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Wednesday, May 4, 2011

What does "South Asian Studies" mean?

Is "South Asian studies" only the politically correct version of what was previously known as "Indology", i.e., the study of Classical India?
One might think so, if one considers the names of several journals (such as the WZKS, literally "Vienna's Journal for the knowledge of South", or the Italian RiSS), research groups, etc. At most, the geographic label makes it possible to accept also contemporary studies about South Asia. But this is only true in contexts where Classical India is still the prevalent paradigm.
In the US, by contrast, the stress of the last decades on "Areal Studies" means that "South Asian studies" tends to mean just "the study of whatever counts and happenS in South Asia". You can see some evidence in favour of this view in the comments to this post, and I have now a further point to discuss.
As already mentioned, I just come back from Moscow, where I took part to a workshop called "Open Pages in South Asian Studies". In harmony with the first meaning of "South Asian studies" discussed above, there were several participants dealing just with Classical India, who all delivered their speeches in the first day. The second day was meant to be dedicated to Contemporary South Asia. Interestingly, speakers of the first group (including myself), expected a prosecution of the first day's trends, with papers dealing with Philosophy, Religion, History of Art, Linguistics, etc. This has been the case as regards Prof. Alexandra Safronova's speech on Theravāda Buddhism in Śrī Laṅkā. After that, we heard very interesting papers focusing on sociological and political topics, with no link at all with the cultural heritage of India (now meant in a cultural and not geographical sense).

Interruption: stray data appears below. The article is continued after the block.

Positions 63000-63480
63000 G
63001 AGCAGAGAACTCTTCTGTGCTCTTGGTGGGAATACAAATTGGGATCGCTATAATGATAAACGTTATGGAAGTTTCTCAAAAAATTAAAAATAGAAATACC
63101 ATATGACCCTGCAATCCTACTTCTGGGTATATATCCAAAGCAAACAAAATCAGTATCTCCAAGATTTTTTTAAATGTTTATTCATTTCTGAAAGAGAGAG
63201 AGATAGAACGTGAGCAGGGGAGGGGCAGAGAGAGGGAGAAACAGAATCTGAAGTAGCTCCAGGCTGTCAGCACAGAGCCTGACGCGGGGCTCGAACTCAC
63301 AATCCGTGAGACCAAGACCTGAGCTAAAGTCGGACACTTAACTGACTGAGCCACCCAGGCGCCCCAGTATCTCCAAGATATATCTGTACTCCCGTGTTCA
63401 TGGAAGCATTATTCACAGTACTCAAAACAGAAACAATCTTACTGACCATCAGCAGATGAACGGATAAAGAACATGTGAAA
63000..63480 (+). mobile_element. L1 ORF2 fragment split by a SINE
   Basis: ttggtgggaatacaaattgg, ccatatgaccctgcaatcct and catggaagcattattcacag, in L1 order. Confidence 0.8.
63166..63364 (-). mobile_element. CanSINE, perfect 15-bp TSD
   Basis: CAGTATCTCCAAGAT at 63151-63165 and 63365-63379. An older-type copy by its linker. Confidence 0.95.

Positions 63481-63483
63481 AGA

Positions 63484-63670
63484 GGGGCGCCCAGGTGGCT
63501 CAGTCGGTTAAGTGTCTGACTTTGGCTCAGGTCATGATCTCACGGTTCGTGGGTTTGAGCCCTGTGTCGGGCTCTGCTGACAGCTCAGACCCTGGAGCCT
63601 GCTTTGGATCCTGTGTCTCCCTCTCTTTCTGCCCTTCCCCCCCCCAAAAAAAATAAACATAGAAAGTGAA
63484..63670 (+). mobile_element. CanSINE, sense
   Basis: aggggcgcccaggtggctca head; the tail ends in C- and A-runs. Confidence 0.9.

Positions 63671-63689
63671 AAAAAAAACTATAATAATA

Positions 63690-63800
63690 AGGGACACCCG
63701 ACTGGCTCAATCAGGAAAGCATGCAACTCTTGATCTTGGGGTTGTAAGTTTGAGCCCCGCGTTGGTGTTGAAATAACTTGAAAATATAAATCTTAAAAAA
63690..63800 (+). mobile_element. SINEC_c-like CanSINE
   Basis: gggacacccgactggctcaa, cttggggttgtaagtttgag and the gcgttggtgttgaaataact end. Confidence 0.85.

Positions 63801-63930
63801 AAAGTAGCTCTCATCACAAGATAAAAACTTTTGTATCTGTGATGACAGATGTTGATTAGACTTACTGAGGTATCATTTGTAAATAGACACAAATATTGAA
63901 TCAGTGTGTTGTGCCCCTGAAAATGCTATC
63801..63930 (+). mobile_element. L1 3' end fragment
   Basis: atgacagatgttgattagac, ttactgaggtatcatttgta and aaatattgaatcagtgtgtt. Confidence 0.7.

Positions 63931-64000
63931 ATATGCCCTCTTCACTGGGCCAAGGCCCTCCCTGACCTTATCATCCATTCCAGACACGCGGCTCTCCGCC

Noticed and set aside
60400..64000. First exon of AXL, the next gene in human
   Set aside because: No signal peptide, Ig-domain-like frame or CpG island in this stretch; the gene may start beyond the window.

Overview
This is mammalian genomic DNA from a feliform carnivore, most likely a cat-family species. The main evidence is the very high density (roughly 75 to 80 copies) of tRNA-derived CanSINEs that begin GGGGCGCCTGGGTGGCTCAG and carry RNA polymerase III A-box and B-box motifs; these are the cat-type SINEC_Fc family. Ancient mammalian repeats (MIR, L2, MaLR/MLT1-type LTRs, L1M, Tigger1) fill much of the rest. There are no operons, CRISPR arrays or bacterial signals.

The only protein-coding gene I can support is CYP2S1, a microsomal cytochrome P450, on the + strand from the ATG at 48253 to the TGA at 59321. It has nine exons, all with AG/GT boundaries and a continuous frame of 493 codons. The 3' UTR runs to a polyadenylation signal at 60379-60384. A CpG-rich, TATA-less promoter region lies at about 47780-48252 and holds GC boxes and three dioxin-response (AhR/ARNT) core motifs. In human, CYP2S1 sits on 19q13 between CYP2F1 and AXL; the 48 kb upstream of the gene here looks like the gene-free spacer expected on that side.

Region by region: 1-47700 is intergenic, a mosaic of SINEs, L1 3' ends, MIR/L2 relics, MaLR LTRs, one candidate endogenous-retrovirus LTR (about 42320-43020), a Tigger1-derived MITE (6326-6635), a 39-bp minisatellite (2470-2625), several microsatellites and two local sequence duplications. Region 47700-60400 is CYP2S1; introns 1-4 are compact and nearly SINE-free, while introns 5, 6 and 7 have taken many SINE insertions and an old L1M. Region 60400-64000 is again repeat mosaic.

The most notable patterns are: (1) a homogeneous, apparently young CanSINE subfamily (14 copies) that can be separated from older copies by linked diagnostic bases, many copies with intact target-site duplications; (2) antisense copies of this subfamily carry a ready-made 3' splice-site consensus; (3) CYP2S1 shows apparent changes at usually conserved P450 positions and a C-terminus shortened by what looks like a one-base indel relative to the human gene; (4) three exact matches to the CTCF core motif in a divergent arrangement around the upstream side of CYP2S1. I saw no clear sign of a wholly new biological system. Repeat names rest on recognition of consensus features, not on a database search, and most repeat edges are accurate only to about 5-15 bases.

Speakers of the first group enjoyed them, but I wonder whether the interest is bi-directional or not. Are scholars of (contemporary) South Asian studies interested in the background of what they study? Or do they prefer to read more about their topics (sociology, anthropology, politics, economics…)?

On this topic, see this post.

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